We traveled at the end of December because it’s always awesome to celebrate Neba's birthday out of the city; and for most of our friends, and the world, it's also New Year, so double reasons to travel. Ever since the train service started, we had thought of traveling to Djibouti. So, set our date for December 29, as the train goes to Djibouti on odd days and comes back to Addis on even days.
Visa wasn’t very complicated, even though we had several different passports, which included Ethiopian, German, Czech Republic, and Zimbabwe. The difficult part was getting an invitation letter or Hotel confirmation letter. The hotel we picked was kind enough to send us a stamped confirmation letter without requiring us to pay anything upfront.
The other requirement was a flight ticket or a train ticket. Flight booking don’t work, it had to be a purchased ticket, which was a bit scary, but apparently your visa is granted if you have a confirmed paper, paid fight or train ticket and of course 85 USD Visa fee (if you are Ethiopian or have resident in Ethiopia you can pay in birr).
„Plan your expences because Djibouti is quite expensive.”
We were very excited about the train since it was new and cross country, we bought our ticket, Addis to Djibouti, Djibouti – Diredawa since we wanted to explore some part of Ethiopia in our way back. On December 29, all 8 of us, went early morning to the train station to start the adventure.
Before we jump to the fun part I highly recommend you to research and plan your expenses because pretty much everything is expensive in Djibouti. So make sure you confirm your accommodation. As we were on a very tight budget we took our own tents and still paid 30 USD for 3 nights per person for the compound (there are no public places to camp). We bought a lot of food items that we can easily cook ourselves, and of course, some alcohol too, since it is very hard to find and expensive in Djibouti. So, we took a crate of beer and other different drinks. There were 8 of us, so we were able to carry a good amount of items between us. You should check how much you can carry and take with you before you travel.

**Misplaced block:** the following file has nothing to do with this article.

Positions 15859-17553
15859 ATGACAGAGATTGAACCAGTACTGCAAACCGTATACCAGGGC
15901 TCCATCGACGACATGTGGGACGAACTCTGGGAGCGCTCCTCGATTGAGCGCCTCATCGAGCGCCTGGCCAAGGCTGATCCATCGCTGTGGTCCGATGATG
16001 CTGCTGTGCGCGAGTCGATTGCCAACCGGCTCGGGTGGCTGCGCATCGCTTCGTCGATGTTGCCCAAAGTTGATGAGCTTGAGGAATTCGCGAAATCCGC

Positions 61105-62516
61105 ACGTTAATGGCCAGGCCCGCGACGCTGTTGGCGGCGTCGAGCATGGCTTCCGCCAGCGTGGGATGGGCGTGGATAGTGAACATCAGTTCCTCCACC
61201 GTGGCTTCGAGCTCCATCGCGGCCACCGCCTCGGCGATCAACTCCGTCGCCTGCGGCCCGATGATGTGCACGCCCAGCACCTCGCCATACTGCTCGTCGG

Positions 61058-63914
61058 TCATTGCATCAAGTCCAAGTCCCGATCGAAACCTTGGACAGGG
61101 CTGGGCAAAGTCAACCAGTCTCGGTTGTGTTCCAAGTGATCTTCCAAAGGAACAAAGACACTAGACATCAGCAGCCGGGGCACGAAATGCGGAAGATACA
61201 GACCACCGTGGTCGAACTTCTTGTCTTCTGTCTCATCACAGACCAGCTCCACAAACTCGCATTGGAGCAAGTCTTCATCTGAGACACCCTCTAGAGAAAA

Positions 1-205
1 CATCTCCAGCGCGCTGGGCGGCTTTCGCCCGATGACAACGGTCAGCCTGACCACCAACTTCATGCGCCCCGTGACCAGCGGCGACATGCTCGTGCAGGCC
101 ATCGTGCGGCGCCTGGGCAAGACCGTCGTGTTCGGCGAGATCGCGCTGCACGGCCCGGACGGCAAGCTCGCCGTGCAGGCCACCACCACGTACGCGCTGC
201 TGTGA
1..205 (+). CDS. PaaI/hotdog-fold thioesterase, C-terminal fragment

So to the fun part. We started our 12 hours ride from Lebu station, the train wasn’t full so there was plenty of space to move around and free beds to sleep if needed. However, it seems like there are no rules regarding the sleeping area, so it was even louder than the sitting area.
One thing to remember is in the 12 hours ride there won’t be any stops for shopping or lunch and there is barley anything to buy and eat on the train. So make sure you pack enough food and snacks as you can.
Yes, 12 hours is long, but not so bad when you spend it with good company playing cards and watching movies. I can imagine it being extremely boring if I were alone, but it was a very smooth ride, so quite easy to spend the time reading a books, watch movies and sleeping comfortably. Keep in mind, the train is slow and will stop several times for different reasons and your arrival time can delay by up to 2 hours.
„They check how much cash you are caring. So, research how much cash you can carry before traveling.”
Getting to Djibouti, they check how much cash you are caring (make sure not to have much of Ethiopian birr even though you can use it in Djibouti) please research how much cash you can carry before traveling. You will spend 11 hours of the ride in Ethiopian territory and 1 hour in Djibouti. Once we arrived at the station, it was all smooth. Our friend was waiting for us with two cars to pick us up, so we already felt at home right there. A friend we mate for only a few hours in Addis. She is the hero of our trip.
After we set up our tents, we went out for dinner at this nice restaurant called ‘Moonlight’ just by the refreshing sea. It is basically all you need after the long train ride. Oh! The delicious dinner we had that night, I can’t forget how tasty it was. Those different platters of sea food and the fresh juices, Yum!